Test Driven Development in .NET

Test-Driven Development (TDD) is an approach for software development that says that we should write a test before writing a single line of code. This approach will force us to think about the requirements and how to validate the code against it. It also makes our code clean. If we write the code without testing then it will definitely generate bugs that would need to revisit the code to fix those bugs. According to “TDD is not about Testing”, TDD is a method of building the software with the functionality it actually needs and not with what the programmer thinks it probably would have. It might appear somewhat counter intuitive at the beginning, but it not only makes sense, it also quickly becomes a natural and elegant way to develop software.

Test-Driven Development revolves around a short iterative development cycle. It can basically be summarized in the following four steps:

  1. Write the tests for future code. We should include all possible combinations of inputs and outputs.

  2. Now write the code and run the test until it passes the tests already written.

  3. Now we need to refactor the code to increase the performance and readability. Once the refactoring is done we need to run the test once again to ensure nothing is breaking.

  4. Repeat these steps with other requirements.

Now we can say that TDD is a way to code what is needed, not what might be. TDD allows us to test quickly and efficiently the system after introducing any changes in existing functionality or a completely new function. It also allows a programmer to focus on the task at hand since the first goal is to make the test pass.

Visual Studio supports the concept of TDD through its unit testing framework. To show this I would create a Windows class library for performing math functions, such as addition and subtraction.

Create a blank solution and add a Class library as LibTDD. Now add a new unit test project to the solution file. It will add a class file to our unit test project as in the following:

  1. using System;  
  2. using Microsoft.VisualStudio.TestTools.UnitTesting;  
  3. namespace UnitTest   
  4. {  
  5.     [TestClass]  
  6.     public class UnitTest1   
  7.     {  
  8.         [TestMethod]  
  9.         public void TestMethod1() {}  
  10.     }  
  11. }  

Figure 1: Add New Project

Here we can see that every test class has an attribute as [TestClass]. Every test method must have the [TestMethod] attribute. The Test method must be void. It cannot take any parameter.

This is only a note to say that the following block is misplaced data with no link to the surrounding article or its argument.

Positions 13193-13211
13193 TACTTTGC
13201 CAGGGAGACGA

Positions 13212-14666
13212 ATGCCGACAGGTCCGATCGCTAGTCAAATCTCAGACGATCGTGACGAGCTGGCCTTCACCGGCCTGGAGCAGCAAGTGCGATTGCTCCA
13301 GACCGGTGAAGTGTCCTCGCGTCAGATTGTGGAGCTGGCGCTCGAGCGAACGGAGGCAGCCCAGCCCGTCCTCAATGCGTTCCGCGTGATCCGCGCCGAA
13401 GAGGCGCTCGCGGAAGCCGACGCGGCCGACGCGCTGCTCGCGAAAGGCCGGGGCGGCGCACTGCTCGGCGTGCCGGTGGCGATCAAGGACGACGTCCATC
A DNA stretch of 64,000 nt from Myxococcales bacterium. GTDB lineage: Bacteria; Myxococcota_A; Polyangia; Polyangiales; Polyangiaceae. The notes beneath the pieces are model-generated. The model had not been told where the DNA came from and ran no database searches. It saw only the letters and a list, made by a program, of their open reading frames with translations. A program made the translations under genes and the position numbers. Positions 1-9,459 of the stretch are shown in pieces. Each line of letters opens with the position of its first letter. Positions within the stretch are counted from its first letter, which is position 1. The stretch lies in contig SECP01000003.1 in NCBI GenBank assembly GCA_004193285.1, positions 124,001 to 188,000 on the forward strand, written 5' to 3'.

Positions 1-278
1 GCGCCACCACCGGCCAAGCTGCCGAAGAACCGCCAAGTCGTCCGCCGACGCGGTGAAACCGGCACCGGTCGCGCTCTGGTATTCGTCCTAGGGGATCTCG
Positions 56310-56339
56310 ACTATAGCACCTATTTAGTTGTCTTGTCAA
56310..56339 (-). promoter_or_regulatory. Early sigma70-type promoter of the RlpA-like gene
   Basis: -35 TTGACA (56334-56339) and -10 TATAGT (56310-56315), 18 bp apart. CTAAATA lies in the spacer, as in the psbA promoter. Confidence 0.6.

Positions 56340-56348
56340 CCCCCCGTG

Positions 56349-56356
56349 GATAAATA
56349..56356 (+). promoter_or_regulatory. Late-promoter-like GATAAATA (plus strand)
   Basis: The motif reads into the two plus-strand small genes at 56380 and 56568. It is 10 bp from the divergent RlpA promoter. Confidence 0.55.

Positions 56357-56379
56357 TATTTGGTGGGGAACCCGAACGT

Now add a new class in the library project as clsMath with a method for add.
  1. public class clsMath   
  2. {  
  3.     public int Add(int a, int b)   
  4.     {  
  5.         throw new NotImplementedException();  
  6.     }  
  7. }
And modified the test method as:
  1. [TestClass]  
  2. public class UnitTest1   
  3. {  
  4.     [TestMethod]  
  5.     public void TestMethod1()   
  6.     {  
  7.         clsMath objMath = new clsMath();  
  8.         objMath.Add(10, 15);  
  9.     }  
  10. }
Now run the test. We can run the test using test menu.

Figure 2: Run the Test

Or by test explorer (select Test, Windows, then Test Explorer). Our test will fail since we don’t have any implementation in the function.

Figure 3: Test Explorer

Now change the add method as in the following:
  1. public int Add(int a , int b)  
  2. {  
  3.    return a + b;  
And run the test again.

Figure 4: Run the test Again

Now the new method in the library project is as in the following:
  1. public int Division(int a, int b)  
  2. {  
  3.    return a/b;  
  4. }
And add two new test methods as in the following:
  1. [TestMethod]  
  2. public void TestDivision1()   
  3. {  
  4.     clsMath objMath = new clsMath();  
  5.     objMath.Division(75, 15);  
  6. }  
  7. [TestMethod]  
  8. public void TestDivision2()   
  9. {  
  10.     clsMath objMath = new clsMath();  
  11.     objMath.Division(10, 0);  
  12. }
Now if we run the tests then TestDivision2 will fail and give a DivideByZeroException exception.

Figure 5: Test Division1

We can pass this test by either adding a new attribute to the test method as in the following:
  1. [ExpectedException(typeof(DivideByZeroException))]
Or with a try-catch in the Division method.

Now with the tag our test method would look such as in the following code snippet.
  1. [TestMethod]  
  2. [ExpectedException(typeof(DivideByZeroException))]  
  3. public void TestDivision2()  
  4. {  
  5.     clsMath objMath = new clsMath();  
  6.     objMath.Division(10, 0);  
  7. }

Figure 6: Test Division2